Thousands of years ago, for reasons unclear to scholars, ancient cultures around the globe decided to escape from the surface of our planet, and seek shelter deep within Earth.
Somehow, ancient cultures managed to create incredible underground cities that feature many rooms, living quarters, religious centers, underground farms, and shelters.
Since the Middle Ages, building tunnels was necessary to survive, even to practice pagan rituals without being seen, plan a revolution, attack unexpectedly or connect two peoples.
Some of these cities we are are about to explore even came to be declared a World Heritage Site.
The ancient underground city of Derinkuyu
Derinkuyu in Cappadocia in Turkey is probably the largest underground city that has been discovered to date.
It extends for more than eight levels as deep as 80 meters with more than 600 entrances to the surface.
Although the date the original city was built is unknown, the Turkish Department of Culture believed the underground city was built during the 8th century BC.
It is believed to have been built by the Phrygians, ancient Indo-European people, who worshiped the “great mother,” Cybele.
The Phrygians developed an advanced culture, famous for its music and the legend of King Midas, a king of Phrygia, who turned into gold everything he touched.
It is estimated that Derinkuyu, based on the storage capacity of food and resources, had about 10,000 inhabitants and that it could shelter 30,000 in case of need.
The city had a communications network with the outside of the city and was connected to the city of Kaymakli.
Derinkuyu, with an area of 4 square kilometers, is built on a soft and easily worked surface. The terrain is composed of smooth volcanic stone; mixed with mud and ash from volcanic eruptions.
The underground city of Naours
This ancient settlement is located in northern France where ancient cultures build two miles of tunnels, featuring more than 300 underground rooms, hidden around 100 feet beneath the surface. It is believed that Naours was first built as a Roman quarry during the third century A.D. and was later expanded into a fully functional underground city after local inhabitants started using it as a shelter during the wars and raids of the Middle Ages.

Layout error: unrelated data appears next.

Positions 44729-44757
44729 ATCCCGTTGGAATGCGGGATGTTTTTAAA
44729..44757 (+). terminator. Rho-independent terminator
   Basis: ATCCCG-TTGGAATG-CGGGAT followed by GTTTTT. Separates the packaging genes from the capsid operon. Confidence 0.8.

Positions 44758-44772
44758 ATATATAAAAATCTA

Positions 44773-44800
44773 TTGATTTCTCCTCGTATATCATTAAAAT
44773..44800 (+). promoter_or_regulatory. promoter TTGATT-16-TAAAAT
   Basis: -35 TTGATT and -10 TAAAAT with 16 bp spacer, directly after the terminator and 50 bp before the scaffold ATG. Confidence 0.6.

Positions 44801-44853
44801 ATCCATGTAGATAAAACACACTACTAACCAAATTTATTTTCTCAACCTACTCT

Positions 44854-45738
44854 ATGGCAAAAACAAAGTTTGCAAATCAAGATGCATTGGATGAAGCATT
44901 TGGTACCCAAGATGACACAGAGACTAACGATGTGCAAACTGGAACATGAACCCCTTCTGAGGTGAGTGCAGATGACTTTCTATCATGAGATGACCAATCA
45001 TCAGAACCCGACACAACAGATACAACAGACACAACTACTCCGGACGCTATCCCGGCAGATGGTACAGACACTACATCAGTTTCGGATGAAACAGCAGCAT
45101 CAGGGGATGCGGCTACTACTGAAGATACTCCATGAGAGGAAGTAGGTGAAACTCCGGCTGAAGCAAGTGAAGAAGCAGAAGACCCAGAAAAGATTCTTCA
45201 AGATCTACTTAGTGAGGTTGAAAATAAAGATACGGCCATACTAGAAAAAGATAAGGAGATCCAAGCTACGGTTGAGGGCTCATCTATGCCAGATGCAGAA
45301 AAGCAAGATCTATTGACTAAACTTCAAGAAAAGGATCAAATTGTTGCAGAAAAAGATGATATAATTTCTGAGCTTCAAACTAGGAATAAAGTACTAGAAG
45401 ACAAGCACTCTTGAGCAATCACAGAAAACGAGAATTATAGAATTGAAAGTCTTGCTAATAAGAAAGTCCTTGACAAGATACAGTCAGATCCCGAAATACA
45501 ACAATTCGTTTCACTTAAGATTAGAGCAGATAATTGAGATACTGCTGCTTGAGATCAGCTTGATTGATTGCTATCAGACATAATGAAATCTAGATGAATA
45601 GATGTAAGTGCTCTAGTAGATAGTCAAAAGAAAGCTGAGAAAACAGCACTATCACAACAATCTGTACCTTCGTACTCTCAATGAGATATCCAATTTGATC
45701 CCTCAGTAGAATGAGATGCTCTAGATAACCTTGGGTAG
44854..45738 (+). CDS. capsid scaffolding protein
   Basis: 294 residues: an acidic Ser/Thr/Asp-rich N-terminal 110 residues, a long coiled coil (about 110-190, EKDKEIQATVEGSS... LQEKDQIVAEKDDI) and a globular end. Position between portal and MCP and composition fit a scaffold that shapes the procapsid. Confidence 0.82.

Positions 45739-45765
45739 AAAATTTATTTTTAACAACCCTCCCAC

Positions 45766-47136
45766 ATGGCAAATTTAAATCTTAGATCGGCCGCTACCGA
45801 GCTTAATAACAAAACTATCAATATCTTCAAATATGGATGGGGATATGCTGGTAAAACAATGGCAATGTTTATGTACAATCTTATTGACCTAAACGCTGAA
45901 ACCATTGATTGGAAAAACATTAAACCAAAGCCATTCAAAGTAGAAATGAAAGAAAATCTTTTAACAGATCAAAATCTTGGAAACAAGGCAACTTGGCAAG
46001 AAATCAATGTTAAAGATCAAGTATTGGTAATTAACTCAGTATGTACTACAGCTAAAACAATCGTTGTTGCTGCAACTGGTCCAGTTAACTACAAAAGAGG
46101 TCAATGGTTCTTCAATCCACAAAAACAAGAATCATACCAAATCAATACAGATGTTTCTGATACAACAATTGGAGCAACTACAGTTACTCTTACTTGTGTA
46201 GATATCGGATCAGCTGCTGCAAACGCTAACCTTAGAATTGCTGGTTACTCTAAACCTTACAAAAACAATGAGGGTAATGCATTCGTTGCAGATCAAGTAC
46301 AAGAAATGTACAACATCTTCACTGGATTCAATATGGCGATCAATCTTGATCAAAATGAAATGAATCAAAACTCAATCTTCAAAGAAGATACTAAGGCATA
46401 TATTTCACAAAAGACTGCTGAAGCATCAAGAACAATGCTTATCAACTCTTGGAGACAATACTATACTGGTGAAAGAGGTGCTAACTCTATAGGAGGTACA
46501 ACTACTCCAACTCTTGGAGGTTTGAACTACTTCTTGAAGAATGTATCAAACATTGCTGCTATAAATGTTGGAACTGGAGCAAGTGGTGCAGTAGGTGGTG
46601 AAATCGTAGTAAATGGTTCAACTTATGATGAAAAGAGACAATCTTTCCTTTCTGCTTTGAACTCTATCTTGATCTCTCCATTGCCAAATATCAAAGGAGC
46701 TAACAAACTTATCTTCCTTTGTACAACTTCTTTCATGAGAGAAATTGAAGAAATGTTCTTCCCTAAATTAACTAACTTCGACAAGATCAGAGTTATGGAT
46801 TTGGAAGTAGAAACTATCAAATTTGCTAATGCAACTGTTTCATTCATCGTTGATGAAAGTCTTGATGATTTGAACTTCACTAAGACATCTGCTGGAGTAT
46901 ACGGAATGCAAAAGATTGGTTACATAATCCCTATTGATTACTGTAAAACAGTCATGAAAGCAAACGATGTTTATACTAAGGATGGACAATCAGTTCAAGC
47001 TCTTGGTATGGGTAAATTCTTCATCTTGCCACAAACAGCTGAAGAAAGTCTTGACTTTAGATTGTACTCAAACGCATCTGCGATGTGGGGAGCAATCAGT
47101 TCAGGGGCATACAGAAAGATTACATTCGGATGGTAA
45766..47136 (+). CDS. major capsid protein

Archaeologists estimate that at its peak the underground city of Naours provided shelter for more than 3,000 inhabitants, and included its own chapels, stables, wells, and bakeries.
The underground city of Kaymakli
Kaymaklı is one of several underground cities (Derinkuyu, Mazi, and Özkonak) located in the Cappadocia region, in Central Anatolia, Turkey.
It is thought that it was probably built between the fifth and the tenth centuries.
Although the lack of decoration and documentation make it difficult to date, the ancient city has been occupied by various cultures over the centuries.
Its main function was to shelter the inhabitants of the region in case of invasions.
Its strategic position in the center of the Cappadocia region (20 kilometers south of Nevşehir), made it a refuge easily reachable by the inhabitants.
The ancient city only has one entrance; but once underground, it extends for 2.5 km².
In the interior, there are areas for storing food, stables, cisterns, cellars, kitchens, churches and even graves arranged in a maze of tunnels and stairs.
In the kitchens, it is appreciated that the walls and ceiling are impregnated with soot. In the churches, there are remains of the Byzantine frescoes that adorned them.
Like many other ancient underground cities in the region, this city too has a number of ventilation shafts.
The entrance is protected by a disk-shaped stone that was placed to block the passage of enemies entirely, and that could only be moved from within.
A second disc protects the city, a few meters further on the entry tunnel: as “double insurance” in case the first entry was broken into.
There is an underground tunnel in the direction of the neighboring underground city of Derinkuyu (9 km to the south), although the tunnel has not been completely excavated.